As the appointed project designers and managers for the Didcot project, CSL secured the required commitment of the three project partners for the design process to commit resources when needed, and to attach the correct priorities against competing demands for time and finance. This was a ground breaking project and there was a need to secure understanding of the new plant, how the components integrate to form a working whole and deliver the desired outcome. In particular, issues arose in compliance with the various company standards, different working practices and hierarchies. Of special note was the need to enable the people involved, who were more accustomed to the demands of traditionally conservative industries, to embrace engineering needs beyond their previous experience. This was overcome by a combination of background explanation and detailed training.
CSL provided technical evaluation of the available technologies and the initial feasibility study and developed the project management structure, governance procedures, and delivered financial, technical and programme reporting. During the initial design, probable and actual technical challenges were identified so specific steps were taken to engage with the partners to first propose, and then facilitate the development of resolutions. An example was the practical management of the product gas quality, where failure to meet exacting requirements would mean cancellation of the project. This issue required liaison with Ofgem and the HSE, and input from all the partners and the main plant suppliers. As a direct result of this project DECC and HSE are now considering a change in oxygen specification for UK gas grids from the current level of 0.2% to 1%. Ofgem and the gas industry are also reviewing opportunities to change the gas quality monitoring protocols for biomethane to reduce costs from £600,000 to around £200,000 and the Environment Agency are developing an 'End of Waste' test for biomethane.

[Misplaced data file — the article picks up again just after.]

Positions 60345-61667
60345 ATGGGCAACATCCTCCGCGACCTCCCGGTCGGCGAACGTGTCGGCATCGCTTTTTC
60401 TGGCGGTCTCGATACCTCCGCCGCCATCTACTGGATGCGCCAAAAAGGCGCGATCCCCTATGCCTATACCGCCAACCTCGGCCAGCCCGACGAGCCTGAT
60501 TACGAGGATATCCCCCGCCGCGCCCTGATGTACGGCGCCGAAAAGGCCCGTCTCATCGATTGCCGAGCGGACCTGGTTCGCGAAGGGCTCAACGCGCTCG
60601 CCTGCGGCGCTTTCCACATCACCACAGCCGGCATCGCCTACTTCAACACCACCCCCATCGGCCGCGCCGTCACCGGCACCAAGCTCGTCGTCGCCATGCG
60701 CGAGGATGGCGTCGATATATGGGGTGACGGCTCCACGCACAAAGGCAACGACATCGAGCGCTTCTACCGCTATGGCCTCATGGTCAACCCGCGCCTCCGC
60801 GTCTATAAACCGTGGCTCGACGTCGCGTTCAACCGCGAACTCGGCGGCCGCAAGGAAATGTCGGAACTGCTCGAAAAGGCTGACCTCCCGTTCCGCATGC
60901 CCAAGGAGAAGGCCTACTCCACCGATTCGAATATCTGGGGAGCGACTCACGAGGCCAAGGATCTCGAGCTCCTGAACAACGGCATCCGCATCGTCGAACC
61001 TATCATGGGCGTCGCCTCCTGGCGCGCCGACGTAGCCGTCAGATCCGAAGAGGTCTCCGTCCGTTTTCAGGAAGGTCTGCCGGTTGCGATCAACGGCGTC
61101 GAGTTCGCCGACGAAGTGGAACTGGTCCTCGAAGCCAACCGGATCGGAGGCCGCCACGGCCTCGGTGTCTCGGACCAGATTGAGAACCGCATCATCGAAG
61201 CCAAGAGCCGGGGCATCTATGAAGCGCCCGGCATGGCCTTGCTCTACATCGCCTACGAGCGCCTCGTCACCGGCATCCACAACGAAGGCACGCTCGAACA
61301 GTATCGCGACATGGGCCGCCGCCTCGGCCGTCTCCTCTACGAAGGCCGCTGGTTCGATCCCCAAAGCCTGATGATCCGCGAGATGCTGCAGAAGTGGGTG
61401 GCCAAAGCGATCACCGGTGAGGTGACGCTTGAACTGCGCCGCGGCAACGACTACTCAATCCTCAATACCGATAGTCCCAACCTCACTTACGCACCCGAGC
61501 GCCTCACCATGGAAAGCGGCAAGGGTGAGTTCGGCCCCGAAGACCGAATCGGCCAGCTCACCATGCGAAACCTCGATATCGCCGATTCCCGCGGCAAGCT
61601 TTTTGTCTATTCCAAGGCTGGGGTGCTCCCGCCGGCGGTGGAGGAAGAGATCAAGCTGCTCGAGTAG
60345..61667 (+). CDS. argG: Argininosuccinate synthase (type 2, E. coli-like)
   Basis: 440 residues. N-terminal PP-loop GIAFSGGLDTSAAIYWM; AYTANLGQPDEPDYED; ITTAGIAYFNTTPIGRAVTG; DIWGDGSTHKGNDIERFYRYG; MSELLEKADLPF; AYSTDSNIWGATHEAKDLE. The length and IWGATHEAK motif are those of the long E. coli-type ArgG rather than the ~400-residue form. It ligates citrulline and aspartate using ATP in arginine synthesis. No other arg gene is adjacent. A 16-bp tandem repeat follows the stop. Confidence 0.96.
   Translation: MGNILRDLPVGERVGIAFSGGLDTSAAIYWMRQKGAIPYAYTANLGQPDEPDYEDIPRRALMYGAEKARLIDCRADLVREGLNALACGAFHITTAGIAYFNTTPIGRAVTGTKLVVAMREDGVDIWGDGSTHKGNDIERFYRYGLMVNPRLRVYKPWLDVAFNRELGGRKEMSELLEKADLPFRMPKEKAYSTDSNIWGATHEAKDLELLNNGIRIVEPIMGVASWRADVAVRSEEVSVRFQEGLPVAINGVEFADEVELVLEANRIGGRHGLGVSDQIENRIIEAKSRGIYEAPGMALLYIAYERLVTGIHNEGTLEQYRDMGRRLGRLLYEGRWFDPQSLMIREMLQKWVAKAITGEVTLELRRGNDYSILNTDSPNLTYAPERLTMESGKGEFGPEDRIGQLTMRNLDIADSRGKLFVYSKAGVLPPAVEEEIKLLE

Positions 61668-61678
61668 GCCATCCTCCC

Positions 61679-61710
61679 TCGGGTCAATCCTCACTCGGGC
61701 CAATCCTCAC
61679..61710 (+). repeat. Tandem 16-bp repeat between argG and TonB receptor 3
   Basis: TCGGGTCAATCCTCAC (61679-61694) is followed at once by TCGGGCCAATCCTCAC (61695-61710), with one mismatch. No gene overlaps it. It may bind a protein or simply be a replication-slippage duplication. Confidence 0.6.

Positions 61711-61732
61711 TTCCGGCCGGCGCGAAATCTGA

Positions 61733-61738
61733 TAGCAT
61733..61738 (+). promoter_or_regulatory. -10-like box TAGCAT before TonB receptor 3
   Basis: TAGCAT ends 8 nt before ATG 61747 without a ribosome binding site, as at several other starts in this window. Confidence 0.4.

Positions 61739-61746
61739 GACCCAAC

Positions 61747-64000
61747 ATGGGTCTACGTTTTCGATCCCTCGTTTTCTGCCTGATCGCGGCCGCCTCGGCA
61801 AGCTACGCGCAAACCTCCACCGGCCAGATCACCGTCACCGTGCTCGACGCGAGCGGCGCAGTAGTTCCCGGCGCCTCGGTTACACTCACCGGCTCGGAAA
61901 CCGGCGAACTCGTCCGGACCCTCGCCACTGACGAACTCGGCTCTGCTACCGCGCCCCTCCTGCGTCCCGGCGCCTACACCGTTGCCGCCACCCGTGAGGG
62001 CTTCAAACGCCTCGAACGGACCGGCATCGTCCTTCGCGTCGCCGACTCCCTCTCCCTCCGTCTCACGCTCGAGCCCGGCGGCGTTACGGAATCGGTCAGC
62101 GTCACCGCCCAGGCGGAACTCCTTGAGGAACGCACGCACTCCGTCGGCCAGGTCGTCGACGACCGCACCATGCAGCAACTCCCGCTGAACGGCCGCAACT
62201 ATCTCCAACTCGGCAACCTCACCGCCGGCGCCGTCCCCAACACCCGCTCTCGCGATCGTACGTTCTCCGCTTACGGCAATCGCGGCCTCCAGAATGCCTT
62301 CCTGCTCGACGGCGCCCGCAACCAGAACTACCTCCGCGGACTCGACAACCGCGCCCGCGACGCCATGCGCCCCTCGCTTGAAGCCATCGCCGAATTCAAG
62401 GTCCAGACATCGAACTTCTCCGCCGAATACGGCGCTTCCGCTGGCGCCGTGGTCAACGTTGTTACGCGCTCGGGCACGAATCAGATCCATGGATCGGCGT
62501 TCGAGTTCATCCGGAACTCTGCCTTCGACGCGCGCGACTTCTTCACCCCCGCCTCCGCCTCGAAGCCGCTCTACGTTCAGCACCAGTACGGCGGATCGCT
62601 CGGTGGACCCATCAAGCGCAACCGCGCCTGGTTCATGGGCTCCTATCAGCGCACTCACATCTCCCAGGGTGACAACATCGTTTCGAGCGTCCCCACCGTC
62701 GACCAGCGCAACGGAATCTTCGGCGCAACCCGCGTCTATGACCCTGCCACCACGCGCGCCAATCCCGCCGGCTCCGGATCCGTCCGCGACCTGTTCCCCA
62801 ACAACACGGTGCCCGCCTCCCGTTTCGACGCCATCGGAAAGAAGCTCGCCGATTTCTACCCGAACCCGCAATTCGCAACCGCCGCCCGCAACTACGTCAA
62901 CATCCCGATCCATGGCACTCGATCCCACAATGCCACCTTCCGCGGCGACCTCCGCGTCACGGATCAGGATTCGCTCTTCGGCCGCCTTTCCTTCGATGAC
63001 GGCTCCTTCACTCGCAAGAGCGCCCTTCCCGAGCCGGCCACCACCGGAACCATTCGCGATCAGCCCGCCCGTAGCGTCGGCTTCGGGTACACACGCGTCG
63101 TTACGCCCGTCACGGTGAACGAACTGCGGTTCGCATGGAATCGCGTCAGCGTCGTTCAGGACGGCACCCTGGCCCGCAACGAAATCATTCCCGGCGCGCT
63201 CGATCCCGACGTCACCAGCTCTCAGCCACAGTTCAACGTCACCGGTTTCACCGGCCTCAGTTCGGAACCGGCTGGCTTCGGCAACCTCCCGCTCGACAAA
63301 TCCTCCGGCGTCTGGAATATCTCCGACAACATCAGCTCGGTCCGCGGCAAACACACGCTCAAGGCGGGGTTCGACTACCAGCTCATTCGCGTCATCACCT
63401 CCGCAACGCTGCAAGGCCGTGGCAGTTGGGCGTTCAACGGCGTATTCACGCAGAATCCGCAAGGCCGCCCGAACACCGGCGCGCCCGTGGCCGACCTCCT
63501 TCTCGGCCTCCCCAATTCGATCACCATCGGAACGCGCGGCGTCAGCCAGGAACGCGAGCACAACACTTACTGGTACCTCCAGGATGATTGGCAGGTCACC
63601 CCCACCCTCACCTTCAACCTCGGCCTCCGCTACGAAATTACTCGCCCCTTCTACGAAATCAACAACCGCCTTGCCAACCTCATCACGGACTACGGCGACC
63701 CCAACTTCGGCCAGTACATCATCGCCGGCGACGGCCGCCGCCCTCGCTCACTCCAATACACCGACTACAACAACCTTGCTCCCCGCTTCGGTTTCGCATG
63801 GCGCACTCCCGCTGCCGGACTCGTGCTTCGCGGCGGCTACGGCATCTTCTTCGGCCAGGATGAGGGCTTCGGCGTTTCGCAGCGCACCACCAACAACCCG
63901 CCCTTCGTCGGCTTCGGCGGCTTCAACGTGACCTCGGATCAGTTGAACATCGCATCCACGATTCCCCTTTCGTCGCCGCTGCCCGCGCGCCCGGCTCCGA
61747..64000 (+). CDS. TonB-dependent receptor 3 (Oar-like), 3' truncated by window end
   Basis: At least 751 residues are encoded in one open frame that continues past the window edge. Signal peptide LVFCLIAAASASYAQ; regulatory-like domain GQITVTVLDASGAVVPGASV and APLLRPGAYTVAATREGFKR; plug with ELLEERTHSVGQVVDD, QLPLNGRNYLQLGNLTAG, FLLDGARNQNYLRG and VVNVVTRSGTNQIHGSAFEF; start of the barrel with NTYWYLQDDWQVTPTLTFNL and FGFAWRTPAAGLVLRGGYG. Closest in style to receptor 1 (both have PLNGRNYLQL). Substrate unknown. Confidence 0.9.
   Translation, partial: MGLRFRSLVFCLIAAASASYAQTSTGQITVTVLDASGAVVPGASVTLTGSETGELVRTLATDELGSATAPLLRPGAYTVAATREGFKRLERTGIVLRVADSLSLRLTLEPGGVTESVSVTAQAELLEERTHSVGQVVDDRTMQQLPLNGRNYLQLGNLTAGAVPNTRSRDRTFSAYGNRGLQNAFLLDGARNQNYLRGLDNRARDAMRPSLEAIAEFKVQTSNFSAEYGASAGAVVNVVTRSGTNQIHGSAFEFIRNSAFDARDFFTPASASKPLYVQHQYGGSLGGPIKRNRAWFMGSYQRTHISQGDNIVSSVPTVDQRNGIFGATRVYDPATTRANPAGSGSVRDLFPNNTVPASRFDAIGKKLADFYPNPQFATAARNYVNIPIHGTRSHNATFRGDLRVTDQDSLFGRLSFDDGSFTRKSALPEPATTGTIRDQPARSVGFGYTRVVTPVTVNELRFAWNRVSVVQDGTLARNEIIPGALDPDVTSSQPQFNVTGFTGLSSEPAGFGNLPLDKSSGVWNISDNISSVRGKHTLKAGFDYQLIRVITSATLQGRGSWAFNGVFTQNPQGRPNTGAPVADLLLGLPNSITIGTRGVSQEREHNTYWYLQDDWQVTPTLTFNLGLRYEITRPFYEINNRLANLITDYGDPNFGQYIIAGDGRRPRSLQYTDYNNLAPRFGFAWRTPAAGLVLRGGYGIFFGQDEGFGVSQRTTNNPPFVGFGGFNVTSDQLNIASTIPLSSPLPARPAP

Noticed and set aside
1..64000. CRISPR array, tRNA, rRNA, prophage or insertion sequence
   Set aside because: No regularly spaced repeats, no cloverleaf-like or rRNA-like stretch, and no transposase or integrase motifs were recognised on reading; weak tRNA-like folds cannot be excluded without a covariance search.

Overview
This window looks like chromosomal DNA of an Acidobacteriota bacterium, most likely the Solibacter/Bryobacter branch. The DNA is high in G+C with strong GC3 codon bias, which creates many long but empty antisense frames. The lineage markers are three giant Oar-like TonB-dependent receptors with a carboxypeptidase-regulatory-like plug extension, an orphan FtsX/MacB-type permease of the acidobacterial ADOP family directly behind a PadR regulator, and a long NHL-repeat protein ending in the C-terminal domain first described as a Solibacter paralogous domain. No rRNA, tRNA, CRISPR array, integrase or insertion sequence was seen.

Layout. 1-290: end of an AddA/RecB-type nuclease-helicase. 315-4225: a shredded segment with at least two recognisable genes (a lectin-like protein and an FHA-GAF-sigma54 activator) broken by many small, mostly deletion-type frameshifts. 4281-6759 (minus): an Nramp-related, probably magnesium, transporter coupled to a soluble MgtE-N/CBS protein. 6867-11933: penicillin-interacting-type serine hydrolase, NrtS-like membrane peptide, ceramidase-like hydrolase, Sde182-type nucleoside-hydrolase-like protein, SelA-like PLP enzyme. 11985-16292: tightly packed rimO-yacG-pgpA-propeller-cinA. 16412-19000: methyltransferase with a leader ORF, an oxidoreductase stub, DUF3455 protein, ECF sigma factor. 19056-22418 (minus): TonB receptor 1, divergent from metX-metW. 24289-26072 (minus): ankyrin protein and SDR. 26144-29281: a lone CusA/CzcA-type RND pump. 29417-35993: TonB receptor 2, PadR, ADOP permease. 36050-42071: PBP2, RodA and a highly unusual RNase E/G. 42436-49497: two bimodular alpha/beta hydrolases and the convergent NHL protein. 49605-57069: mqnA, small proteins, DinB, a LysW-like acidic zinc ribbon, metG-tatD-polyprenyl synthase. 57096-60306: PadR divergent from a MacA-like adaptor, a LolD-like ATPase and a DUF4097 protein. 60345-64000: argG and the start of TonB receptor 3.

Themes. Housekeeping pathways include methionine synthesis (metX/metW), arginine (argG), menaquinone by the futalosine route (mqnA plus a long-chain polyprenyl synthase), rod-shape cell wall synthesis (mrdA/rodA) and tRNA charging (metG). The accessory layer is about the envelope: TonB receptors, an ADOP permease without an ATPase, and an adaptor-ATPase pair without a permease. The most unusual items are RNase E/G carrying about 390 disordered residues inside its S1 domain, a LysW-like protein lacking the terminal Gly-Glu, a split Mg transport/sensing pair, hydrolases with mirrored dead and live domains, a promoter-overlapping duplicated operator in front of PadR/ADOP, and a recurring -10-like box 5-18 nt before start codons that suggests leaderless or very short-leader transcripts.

Prior to the Didcot project, CSL got involved in biomethane in 2006 by carrying out a feasibility study in relation to making compressed biomethane (CBM) for vehicles from local authority organic waste. CSL showed that this had potential but at the time, with no outlet for excess biomethane, it was not a practical proposition. BtG was also found to be possible, but with no financial incentive it was not economic. However, in November 2011 the Government introduced Renewable Heat Incentive (RHI) scheme to provide financial support for renewable heat generators and producers of biomethane. The RHI aims to increase the uptake of renewable technologies by providing incentive payments to eligible generators and thereby reduce the UK’s carbon emissions. Technologies eligible for the scheme include on-site biogas combustion (CHP) and injection of biomethane to the national gas grid. Biogas installations must be less than 200 kWth, from anaerobic digestions, gasification or pyrolysis. Biogas from landfill and heat from solid biomass is not allowed. However, for biomethane injection to grid there is no limit on capacity. The initial RHI tariff for biomethane injection to grid is set at 6.8p/kWh (or 199p/therm) but any heat used that is not from a renewable source is deducted from this.